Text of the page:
People shouted in protest and cheered in joy as the Sir John A. Macdonald statue was removed from Victoria’s City Hall on Aug. 11, 2018 (Nicole Crescenzi/News Staff)

City of Victoria considers donating Sir John A. Macdonald statue to province

In a budget meeting Mayor and Council discussed options for the controversial statue

The City of Victoria is floating the idea of donating the Sir John A. Macdonald statue to the province, rather than choosing a municipal location.

In a special committee of the whole meeting, mayor and council were deciding how much money to designate to moving the statue from its current undisclosed storage location when Coun. Ben Isitt brought up a new proposition.

PHOTOS: Hundreds gather at Victoria City Hall after removal of Sir John A. Macdonald Statue

“Could we donate the statue to another entity, for example the province of B.C., if we didn’t want this to be the centrepiece of the city’s reconciliation work and we wanted to allow the province’s curatorial and heritage function to do that public engagement?” Isitt said.

Coun. Marianne Alto said she was unaware of any conditions which the city made upon accepting the statue’s donation in 1981.

READ MORE: Sculptor of John A. Macdonald statue speaks out

Council further discussed potential costs for the removal, initially earmarking up to $10,000 towards the procedure and motioning to direct staff to look into any potential prohibitions about donating the statue.

“This is an item of high public interest, and we need to have a very public process, regardless of if we donate it or not,” said Victoria Mayor Lisa Helps, “But we are still going to need to pay something to get it out of storage.”

ALSO READ: Lisa Helps apologizes– More consultation needed in statue removal

Coun. Geoff Young was against the motion, citing the public outcry after the statue’s removal in August 2018.

“I read scores and scores of letters saying that the city council had gone and made a decision without public input,” Young said. “So we start off talking about how we’re gonna get public input and before the sound has echoed from the chamber, Coun. Isitt and Mayor Helps are already determining that they’re preference is to give it to the province and we’re costing it on that basis.”

Young suggested increasing the cost of the statue removal to match what it took to remove it, which was roughly $30,000, including policing costs.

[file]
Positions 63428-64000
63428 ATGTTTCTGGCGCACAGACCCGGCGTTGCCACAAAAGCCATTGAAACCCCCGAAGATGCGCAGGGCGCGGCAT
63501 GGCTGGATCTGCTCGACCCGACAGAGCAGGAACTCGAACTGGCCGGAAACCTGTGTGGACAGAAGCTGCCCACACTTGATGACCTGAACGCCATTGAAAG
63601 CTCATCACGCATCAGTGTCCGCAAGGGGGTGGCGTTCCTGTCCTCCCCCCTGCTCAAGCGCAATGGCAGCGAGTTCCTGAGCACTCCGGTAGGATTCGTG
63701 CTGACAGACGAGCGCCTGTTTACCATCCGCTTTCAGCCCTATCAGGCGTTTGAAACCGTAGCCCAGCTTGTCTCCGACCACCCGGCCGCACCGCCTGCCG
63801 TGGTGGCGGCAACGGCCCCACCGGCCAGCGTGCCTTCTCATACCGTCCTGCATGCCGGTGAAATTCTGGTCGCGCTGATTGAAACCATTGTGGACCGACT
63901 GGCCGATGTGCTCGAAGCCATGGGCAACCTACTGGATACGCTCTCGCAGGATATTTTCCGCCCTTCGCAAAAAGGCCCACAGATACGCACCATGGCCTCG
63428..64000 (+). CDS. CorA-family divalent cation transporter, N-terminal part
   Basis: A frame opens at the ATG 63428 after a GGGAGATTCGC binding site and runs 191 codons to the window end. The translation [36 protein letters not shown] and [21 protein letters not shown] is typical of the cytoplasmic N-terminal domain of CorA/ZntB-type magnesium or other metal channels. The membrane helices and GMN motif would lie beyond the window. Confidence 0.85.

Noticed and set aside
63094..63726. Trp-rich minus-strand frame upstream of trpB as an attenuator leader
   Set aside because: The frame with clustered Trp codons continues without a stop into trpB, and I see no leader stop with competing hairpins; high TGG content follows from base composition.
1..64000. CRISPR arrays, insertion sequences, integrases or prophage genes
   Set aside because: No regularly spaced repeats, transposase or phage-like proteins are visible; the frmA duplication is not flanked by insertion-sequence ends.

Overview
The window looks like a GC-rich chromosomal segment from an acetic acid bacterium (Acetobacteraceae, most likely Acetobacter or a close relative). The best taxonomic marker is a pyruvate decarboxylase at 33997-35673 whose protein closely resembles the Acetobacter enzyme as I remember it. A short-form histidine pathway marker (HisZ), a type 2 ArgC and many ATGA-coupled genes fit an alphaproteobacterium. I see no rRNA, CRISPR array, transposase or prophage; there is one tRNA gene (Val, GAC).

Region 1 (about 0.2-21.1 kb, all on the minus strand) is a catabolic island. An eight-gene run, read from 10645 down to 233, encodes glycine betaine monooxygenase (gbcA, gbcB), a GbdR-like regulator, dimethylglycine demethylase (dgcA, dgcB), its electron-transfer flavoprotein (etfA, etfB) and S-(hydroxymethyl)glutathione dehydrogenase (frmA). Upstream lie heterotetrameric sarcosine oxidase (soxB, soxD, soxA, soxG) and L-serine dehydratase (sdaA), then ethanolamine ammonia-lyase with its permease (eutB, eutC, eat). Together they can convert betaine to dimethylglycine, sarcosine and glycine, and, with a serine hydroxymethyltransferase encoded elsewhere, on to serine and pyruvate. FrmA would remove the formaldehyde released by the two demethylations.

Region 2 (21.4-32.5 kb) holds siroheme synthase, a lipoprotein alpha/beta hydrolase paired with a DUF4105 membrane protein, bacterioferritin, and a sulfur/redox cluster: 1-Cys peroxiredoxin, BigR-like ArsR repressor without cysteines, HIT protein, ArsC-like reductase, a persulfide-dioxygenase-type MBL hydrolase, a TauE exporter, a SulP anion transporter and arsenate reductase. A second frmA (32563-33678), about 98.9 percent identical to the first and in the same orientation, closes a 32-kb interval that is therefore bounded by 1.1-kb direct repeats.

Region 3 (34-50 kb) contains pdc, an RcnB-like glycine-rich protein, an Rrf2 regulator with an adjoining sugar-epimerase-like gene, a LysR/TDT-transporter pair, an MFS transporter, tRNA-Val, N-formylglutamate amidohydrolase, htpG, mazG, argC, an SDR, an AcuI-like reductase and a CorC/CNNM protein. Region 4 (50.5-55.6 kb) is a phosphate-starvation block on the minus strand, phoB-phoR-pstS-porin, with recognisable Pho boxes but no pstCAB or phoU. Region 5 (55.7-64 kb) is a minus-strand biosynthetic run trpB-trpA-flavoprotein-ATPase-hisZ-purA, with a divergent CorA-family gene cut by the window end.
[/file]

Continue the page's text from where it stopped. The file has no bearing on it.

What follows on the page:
READ MORE: New figures show City of Victoria spent $30,000 to remove Macdonald statue

Isitt and Helps were against this increase.

“I think this is throwing good money at bad money,” Isitt said. “It was probably a mistake for the city to accept the statue in the first place. It was assuming a provincial and federal responsibility in terms of telling the very complicated story of Canada and British Columbia, that’s not a municipal responsibility. So I think we should we be looking to exit ourself from this situation with the least impact to tax payers.”

Ultimately council voted on a $10,000 cap to move the statue, and directed staff to research if donation was even a viable option before it was presented to the public for discussion.

Provincial Minister of Education Rob Fleming heard of council’s discussion while at Legislature on Wednesday, and said the province would be open to discussing the issue.

“We’ll certainly take a look,” Fleming said. “I know the mayor and members of council, and we’ll have a conversation and take it from there and wait for them to deliberate.”

nicole.crescenzi@vicnews.com


Send a Tweet: @NicoleCrescenzi

Like us on Facebook  

City of VictoriaIndigenous reconcilliation

Get local stories you won't find anywhere else right to your inbox.
Sign up here

Comments are closed

Just Posted

Williams Lake cow boss statue replacement options explored

Statue was modelled after Evan Howarth, former cow boss at Cotton Ranch

HAPHAZARD HISTORY: Ox team freighters play important role in Cariboo Gold Rush

The Cariboo Wagon Road was to provide a direct and dependable route

Williams Lake-filmed ‘Because We Are Girls’ to be streamed free on NFB website

Acclaimed movie among seven documentaries to debut at NFB.ca in July

B.C. accommodators need phone lines to light up as in-province travel given green light

Travel restrictions during the COVID-19 pandemic have decimated the tourism and hospitality industries

300 Cache Creek residents on evacuation alert due to flood risk as river rises

Heavy rainfall on Canada Day has river rising steadily, threatening 175 properties

First glimpse of Canada’s true COVID-19 infection rate expected mid-July

At least 105,000 Canadians have tested positive for COVID-19 since the coronavirus was identified

Police ramp up efforts to get impaired drivers off B.C. roads this summer

July is dedicated to the Summer CounterAttack Impaired Driving Campaign

Migrant workers stage multi-city action for full status amid COVID-19 risks

‘COVID-19 has exacerbated an existing crisis’

Okanagan school drops ‘Rebels’ sports team name, citing links with U.S. Civil War

Name and formerly-used images “fly in the face” of the district’s human rights policy, says board chair

PHOTOS: B.C.’s top doc picks up personalized Fluevog shoes, tours mural exhibition

Murals of Gratitude exhibit includes at least one portrait of Henry alongside paintings of health-care workers

In troubled times: Independence Day in a land of confusion

Buffeted by invisible forces and just plain worn out, the United States of America celebrates its 244th birthday

Stop enforcing sex work laws during COVID-19, advocates say

There are provisions in Canada’s prostitution laws that make workers immune from prosecution, but not from arrest

Most Read